Published January 14, 2015
Rembrandt, Van Gogh, Picasso ... Christian Dior?
The body is like a canvas in the eyes of many art curators, and museumgoers are increasingly going to see a new kind of "art" — the kind you wear.
Fashion exhibitions like the upcoming examination of glamour at the San Francisco Museum of Modern Art (search) and the popular display of Jackie Kennedy's White House wear at The Metropolitan Museum of Art in New York are part of an emerging trend at museums.
But should gowns by Chanel or Givenchy be in the same institution as masterpieces by Monet and Matisse, or are museums just trying to make a buck off an obsession with fashion heightened after "Sex and the City" brought labels into the mainstream?
That depends on whom you ask. Suzanne Baldaia, an associate professor specializing in fashion history at Johnson & Wales University, said fashion exhibits are crowd-pleasers, but the art world isn't always awed by shoes and dresses.
"It's something that helps draw people into the museum and that helps the bottom line," said Baldaia. "I'm not convinced the museums feel [fashion] has been raised to the level of a high art."
Clothing exhibits like the highly successful "Rock Style" at the Costume Institute at the Metropolitan Museum of Art (search) in New York, which featured duds worn by John Lennon and Bjork, thrive on their "wow" factor, but are sometimes seen as less scholarly than, say, a painting exhibit.
"It's easier to get away with doing a dumb fashion show than a dumb fine art show," said Blake Gopnik, chief art critic of the Washington Post.
Still, the public turns out when fancy pants go on display.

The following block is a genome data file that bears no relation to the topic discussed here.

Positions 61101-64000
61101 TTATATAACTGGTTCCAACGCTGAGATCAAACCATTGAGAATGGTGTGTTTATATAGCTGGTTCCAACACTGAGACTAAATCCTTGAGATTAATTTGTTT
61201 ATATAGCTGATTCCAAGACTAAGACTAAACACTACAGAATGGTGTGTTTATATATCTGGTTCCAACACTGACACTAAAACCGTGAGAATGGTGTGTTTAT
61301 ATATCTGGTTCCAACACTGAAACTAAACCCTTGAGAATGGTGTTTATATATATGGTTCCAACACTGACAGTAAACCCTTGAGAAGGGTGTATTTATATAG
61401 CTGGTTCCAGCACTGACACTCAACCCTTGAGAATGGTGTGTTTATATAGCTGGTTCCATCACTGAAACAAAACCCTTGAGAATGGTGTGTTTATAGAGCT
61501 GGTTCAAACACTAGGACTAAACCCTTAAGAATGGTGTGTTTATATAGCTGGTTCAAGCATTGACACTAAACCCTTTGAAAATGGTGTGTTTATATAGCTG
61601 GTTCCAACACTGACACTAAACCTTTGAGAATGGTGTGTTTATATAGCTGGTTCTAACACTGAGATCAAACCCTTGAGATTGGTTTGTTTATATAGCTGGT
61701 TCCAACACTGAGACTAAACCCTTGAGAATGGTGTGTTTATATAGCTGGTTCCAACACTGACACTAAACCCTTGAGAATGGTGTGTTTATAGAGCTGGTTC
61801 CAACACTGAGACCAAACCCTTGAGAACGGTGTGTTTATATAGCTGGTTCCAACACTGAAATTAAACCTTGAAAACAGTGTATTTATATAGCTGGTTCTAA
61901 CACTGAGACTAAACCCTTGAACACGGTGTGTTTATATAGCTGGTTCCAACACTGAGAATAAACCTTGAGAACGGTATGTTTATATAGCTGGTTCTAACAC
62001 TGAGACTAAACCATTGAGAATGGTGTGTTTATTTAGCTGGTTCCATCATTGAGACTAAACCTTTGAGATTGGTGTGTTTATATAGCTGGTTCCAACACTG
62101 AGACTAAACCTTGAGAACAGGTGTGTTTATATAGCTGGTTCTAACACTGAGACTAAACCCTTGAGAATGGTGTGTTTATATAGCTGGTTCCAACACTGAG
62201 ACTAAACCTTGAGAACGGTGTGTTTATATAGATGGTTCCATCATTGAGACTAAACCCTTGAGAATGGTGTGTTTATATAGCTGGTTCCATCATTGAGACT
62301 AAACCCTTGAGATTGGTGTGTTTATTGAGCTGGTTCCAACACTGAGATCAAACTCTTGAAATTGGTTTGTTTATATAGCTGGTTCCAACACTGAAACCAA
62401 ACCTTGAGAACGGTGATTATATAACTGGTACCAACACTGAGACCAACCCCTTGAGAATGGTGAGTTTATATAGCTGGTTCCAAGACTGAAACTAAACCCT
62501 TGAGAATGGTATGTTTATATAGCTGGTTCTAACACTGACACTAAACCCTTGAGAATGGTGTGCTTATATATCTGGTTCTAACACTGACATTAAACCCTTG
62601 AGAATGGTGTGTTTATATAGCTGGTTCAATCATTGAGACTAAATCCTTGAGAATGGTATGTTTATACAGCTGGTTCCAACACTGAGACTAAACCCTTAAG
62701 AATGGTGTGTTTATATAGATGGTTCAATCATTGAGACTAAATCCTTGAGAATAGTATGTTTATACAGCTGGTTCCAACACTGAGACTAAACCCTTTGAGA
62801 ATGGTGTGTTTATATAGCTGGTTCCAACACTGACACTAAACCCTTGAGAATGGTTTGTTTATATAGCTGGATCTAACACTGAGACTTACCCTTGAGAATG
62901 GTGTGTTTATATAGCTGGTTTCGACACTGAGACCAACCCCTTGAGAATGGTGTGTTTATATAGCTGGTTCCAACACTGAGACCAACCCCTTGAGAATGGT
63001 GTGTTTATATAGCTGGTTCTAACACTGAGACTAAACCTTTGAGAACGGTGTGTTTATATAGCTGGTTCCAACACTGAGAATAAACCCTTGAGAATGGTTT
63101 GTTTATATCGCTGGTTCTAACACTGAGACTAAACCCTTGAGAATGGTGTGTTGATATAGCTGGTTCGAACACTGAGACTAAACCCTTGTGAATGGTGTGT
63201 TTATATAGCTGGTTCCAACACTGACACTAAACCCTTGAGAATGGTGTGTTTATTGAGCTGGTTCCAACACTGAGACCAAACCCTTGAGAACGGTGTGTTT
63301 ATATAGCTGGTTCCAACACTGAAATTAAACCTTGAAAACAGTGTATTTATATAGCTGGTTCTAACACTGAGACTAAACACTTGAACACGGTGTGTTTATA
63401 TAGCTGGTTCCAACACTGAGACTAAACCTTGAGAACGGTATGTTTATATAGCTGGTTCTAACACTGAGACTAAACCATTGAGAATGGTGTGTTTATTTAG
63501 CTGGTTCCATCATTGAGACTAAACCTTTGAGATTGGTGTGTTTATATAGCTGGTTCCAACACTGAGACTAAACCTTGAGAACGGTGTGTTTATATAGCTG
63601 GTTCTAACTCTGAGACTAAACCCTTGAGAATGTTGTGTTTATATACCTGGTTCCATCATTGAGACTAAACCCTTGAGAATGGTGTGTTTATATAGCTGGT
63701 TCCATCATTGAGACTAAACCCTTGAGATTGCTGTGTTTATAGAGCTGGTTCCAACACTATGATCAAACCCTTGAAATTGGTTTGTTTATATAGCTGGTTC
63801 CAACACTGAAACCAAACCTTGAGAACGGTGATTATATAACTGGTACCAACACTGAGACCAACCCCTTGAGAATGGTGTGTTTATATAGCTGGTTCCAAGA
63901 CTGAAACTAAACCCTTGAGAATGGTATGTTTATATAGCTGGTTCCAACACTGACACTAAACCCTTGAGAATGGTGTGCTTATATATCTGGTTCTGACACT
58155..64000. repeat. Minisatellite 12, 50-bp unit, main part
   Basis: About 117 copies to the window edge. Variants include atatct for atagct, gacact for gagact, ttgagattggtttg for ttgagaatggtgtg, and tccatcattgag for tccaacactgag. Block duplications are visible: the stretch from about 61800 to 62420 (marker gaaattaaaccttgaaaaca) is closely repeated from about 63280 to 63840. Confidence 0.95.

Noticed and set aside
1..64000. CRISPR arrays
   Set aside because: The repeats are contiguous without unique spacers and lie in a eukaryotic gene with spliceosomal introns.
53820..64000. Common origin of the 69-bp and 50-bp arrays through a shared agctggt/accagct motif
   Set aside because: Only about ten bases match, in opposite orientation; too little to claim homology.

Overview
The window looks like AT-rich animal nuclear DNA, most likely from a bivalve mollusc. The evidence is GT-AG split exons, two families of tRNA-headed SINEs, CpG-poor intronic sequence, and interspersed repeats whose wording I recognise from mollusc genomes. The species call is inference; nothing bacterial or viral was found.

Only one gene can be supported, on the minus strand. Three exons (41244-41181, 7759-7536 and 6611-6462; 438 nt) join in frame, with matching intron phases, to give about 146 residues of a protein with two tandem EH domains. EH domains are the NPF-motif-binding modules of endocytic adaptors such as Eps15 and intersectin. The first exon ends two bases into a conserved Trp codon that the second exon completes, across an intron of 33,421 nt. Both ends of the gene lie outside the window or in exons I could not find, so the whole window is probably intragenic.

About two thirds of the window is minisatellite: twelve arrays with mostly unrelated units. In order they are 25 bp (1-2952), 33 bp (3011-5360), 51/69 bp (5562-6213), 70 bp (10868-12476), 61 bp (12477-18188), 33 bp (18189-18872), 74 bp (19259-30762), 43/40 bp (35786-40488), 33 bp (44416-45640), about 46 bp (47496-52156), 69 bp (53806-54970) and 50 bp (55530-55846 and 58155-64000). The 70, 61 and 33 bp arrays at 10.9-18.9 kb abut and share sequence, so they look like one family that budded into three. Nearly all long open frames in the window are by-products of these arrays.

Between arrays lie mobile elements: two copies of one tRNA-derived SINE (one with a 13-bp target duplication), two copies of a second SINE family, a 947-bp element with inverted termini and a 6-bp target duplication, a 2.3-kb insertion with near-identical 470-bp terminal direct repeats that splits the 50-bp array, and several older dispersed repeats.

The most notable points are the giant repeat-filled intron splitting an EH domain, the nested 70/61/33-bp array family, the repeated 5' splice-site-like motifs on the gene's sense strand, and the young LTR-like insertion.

"It's almost better than a painting on canvas because fashion is living art, so to speak," said Holly Hirshfield, 32, of San Francisco, who recently attended an art deco exhibit and loved the incorporation of clothes and jewelry.
"Someone actually wore the clothes. The frayed cuff or slightly faded color and odd missing bead or button just bring me closer to the sense that what I am looking at is part of history," Hirshfield said in an e-mail interview.
That kind of reaction is what Baldaia said makes fashion so popular.
"There's an intimacy factor," she said. "Fashion has a fantasy about it, an allure."
The sleek design of silk skirts or beaded blouses might be more highly regarded if fashion was treated seriously, said Gopnik, who added that theatrical lighting, props and accoutrements often accompany the clothing.
"That's something that bothers me," he said. "You would never see a Monet set up with props."
Yet art experts contend that there is educational merit in fashion exhibitions.
"History has always been taught through wars and treaties, but show me the clothes they were wearing, the dances they were doing, the food they were eating and it clicks — the pieces of the historic puzzle fall together," Baldaia said.
As for the question of whether gowns and tuxedos belong in museums along with Degas, Gopnik said he thinks that "fashion deserves to be in art museums as much as any other art form does."
And museums from coast-to-coast obviously feel the same.
A retrospective of African American fashion designer Patrick Kelly's work is on display at the Brooklyn Museum of Art through Sept. 5. Kelly produced collections for only five years before he died from AIDS in 1990 and is remembered for wild themes like the use of masses of multicolored buttons and a love of flamboyant hats.
Displaying everything from a Bentley (search) to fashion show video footage, "Glamour: Fabricating Affluence" will be at the San Francisco MOMA October 2004 through January 2005.
At the Philadelphia Museum of Art (search) "Ladies Choice: American Women's Fashions, 1950-1965" ran from June 2003 to May 2004 and "Shocking! The Art and Fashion of Elsa Schiaparelli" was on display from Sept. 2003 to Jan. 2004.
The Met's Costume Institute has had a succession of wildly popular shows including "Rock Style," "Goddess," which featured classic Greek clothing, "Braveheart: Men in Shirts," "Dangerous Liaisons: Fashion and Furniture in the 18th Century" and "Jacqueline Kennedy: The White House Years."
"Fashion really does tell a story," said Baldaia. "Oftentimes it is the story of women and women bonding in some ways; the story of production, consumption, as well as artistry."
Hirshfield said fashion exhibits give her a newfound appreciation for the craft.
"It amazes me how much I can see of modern fashion when I look at a garment made 100 to 200 years ago," she said. "Some styles, because of their functionality or simple style, have truly timeless appeal."